GM’s latest infotainment interface is fast and friendly, but smartphone management is simpler than the $10-a-month cloud-based navigation system.

There’s good space in the cabin, but the front seats could use better cushions. The base Blazer L comes with cloth seats and manual adjustment, while the LT gets leather and 8-way power. The RS and Premier get ritzy perforated leather, the padding is firm and the seat bottoms are short.

The rear seats could also use better padding, while being heated on some versions. Head room is good in the rear, as is leg room which gets better when the rear seat is slid back on its track.

When it’s slid forward, there’s very good cargo space—30.5 cubic feet. When the seat is folded, that space expands to 64.2 cubic feet. That’s not much more than the slightly smaller compact crossover Equinox, but that says more about the excellent packaging of the Equinox than it does about any shortcoming in the Blazer. The Blazer has better fit and finish than the Equinox, and is quieter in some models thanks to active noise cancellation.

Exterior visibility could be better however, because of the relatively short side windows and thick roof pillars.

Driving Impressions

We’ll pass on the base engine, a 193-hp 2.5-liter inline-4. That’s not enough power to motivate a two-ton SUV, although the well-sorted 9-speed automatic transmission does its clever best to carry the engine.

The 230-hp 2.0-liter turbo-4 eliminates two of those three issues. It’s quicker, quieter, and brings 1 more mpg with its 37 more horsepower—plus it’s available with all-wheel drive. It uses the same good 9-speed, although mated to this engine, the transmission skips around somewhat, in search of the best gear. But not from a standstill, where the linear pull is strong, thanks to the turbo’s torque.

The 308-hp 3.6-liter V-6 has a distinctive exhaust note, burbly and raspy. Its brawn enables it to tow with authority, up to 4,500 pounds.

The steering in every Blazer is fairly crisp. The ride is firm and assertive, although the independent suspension fidgets a bit over rough pavement. In a twist to most SUVs, the Blazer rides better on its bigger wheels; the 20- or 21-inch wheels are smoother than the 18s.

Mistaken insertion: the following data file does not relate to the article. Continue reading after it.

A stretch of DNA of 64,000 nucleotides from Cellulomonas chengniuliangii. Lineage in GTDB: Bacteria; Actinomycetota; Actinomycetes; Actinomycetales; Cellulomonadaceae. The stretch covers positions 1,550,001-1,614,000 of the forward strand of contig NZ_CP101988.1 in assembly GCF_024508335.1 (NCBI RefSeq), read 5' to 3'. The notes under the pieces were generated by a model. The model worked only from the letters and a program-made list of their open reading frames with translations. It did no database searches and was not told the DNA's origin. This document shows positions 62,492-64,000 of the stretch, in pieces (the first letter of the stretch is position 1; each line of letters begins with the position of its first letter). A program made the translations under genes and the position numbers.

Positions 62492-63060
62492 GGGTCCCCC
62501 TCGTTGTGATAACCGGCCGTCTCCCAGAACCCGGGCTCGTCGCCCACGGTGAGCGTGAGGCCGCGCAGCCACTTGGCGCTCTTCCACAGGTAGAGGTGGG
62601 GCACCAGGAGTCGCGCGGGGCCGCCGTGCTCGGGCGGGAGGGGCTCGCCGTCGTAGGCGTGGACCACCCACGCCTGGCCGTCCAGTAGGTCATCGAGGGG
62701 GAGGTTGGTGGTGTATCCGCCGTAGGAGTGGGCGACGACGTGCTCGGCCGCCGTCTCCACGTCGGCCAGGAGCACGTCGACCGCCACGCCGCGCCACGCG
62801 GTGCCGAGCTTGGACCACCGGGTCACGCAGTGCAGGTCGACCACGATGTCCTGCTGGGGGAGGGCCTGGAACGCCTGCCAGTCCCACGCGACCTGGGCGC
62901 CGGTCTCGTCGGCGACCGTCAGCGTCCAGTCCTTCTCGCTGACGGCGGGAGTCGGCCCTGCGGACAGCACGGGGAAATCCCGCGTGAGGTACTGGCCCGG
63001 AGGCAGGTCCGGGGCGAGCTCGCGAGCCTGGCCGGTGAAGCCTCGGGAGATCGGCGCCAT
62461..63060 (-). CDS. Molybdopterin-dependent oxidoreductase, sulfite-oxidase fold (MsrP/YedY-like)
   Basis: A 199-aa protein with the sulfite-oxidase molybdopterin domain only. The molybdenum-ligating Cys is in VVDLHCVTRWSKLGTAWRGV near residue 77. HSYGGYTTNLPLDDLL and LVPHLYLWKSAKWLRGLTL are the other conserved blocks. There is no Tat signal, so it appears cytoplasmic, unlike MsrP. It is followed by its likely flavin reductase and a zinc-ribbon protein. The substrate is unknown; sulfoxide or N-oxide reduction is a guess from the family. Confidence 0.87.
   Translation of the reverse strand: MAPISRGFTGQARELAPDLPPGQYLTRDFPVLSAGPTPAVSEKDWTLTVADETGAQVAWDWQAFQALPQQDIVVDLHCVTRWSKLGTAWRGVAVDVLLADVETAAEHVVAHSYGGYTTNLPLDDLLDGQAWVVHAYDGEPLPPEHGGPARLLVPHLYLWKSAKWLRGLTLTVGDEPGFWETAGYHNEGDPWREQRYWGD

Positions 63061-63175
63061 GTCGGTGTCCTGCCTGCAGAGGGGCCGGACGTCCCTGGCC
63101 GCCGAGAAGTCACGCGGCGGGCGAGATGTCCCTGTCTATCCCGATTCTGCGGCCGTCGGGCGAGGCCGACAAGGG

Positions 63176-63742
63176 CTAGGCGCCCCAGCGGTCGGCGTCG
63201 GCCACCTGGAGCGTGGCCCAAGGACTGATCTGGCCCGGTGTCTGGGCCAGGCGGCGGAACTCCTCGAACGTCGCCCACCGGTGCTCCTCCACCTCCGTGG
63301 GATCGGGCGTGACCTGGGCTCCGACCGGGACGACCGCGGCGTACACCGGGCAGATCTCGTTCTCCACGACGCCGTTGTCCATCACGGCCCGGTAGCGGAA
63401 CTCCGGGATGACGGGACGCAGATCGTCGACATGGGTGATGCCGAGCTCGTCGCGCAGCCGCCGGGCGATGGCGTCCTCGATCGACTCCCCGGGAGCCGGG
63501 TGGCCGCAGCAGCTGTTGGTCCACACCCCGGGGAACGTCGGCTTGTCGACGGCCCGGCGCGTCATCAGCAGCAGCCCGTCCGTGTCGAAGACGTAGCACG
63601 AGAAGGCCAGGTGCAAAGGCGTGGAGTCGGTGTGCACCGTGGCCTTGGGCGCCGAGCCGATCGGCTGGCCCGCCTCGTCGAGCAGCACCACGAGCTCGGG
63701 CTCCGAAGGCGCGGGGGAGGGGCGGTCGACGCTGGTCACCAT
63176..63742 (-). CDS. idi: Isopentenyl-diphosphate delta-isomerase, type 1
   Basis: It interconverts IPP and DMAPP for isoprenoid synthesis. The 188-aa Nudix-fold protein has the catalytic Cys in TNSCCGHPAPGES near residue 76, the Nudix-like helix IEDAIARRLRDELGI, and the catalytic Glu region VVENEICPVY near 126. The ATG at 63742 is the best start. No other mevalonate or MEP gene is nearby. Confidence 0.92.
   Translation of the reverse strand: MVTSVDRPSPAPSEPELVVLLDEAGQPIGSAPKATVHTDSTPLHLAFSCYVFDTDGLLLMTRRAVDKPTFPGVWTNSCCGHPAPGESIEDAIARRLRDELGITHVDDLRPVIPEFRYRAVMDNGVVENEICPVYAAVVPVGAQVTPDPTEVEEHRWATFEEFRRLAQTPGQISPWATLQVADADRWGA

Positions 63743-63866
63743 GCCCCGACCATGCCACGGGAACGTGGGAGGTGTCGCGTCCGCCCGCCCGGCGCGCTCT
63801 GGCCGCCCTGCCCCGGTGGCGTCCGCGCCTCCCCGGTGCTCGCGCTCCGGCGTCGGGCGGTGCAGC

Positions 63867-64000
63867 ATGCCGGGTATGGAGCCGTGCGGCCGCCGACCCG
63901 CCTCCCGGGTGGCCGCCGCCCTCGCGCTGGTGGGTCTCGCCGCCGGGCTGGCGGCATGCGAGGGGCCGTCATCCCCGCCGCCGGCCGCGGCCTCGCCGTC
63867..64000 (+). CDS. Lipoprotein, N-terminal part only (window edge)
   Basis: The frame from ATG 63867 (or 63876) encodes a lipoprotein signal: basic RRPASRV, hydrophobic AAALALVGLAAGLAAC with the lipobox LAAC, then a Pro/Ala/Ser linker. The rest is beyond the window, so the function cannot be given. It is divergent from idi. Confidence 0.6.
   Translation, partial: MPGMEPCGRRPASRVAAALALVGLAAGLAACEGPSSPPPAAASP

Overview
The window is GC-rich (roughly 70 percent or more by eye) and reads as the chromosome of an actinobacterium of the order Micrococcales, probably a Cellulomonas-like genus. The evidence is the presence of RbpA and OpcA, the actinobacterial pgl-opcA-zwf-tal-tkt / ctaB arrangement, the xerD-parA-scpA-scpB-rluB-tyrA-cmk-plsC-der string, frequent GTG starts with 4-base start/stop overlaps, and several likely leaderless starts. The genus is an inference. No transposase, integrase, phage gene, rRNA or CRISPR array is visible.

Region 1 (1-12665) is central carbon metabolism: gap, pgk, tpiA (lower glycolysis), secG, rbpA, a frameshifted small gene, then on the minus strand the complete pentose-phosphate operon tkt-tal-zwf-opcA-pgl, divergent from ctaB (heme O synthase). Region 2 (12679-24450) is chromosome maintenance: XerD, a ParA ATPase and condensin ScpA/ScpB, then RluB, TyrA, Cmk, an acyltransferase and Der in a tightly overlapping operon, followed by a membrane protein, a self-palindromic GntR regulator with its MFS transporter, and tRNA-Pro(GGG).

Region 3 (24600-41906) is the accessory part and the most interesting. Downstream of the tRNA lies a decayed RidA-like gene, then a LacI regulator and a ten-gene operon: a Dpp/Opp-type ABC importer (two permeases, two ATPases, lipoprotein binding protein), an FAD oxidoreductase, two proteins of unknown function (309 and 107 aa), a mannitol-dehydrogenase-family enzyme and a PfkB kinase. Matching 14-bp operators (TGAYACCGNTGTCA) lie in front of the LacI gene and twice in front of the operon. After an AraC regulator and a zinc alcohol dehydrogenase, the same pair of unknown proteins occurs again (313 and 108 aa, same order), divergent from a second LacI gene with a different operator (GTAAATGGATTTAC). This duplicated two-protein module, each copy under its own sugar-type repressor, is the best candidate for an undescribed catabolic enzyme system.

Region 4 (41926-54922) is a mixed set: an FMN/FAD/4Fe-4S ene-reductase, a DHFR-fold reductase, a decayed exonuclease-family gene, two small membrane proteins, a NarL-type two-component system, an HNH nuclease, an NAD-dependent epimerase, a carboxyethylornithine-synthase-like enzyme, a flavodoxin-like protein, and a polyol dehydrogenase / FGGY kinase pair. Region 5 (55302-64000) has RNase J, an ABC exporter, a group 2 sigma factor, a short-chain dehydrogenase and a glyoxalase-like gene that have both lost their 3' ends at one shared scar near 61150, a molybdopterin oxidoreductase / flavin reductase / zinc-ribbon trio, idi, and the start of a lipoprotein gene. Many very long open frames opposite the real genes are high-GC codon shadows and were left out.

The RS has stiffer dampers and front struts, and standard 20-inch wheels with 21-inchers optional. Even with that, it too rides better than the Blazer with 18-inch wheels.

The RS also has distinct drive modes. Sport mode in all-wheel drive moves power between the rear wheels to improve the handling. Sport mode also holds the lower transmission gears longer, adds weight to the steering (which already has a quicker ratio), and cuts corners in a very nice way.

There are two available all-wheel-drive systems. The inline-4 and turbo-4 use a simple system that brings in the rear wheels when the front wheels lose traction, up to 50/50 front/rear. V-6 Blazers use a more sophisticated twin-clutch rear differential which can move torque across the rear axle, to improve traction and handling.

Final Word

The 2021 Chevy Blazer offers distinctive styling and a sporty RS model for SUV drivers in search of something less conventional. The mid-range powertrain and trims offer the best value, but the Blazer Premier and RS have the safety technology we need and the responsiveness we want.


—by Sam Moses with driving impressions by The Car Connection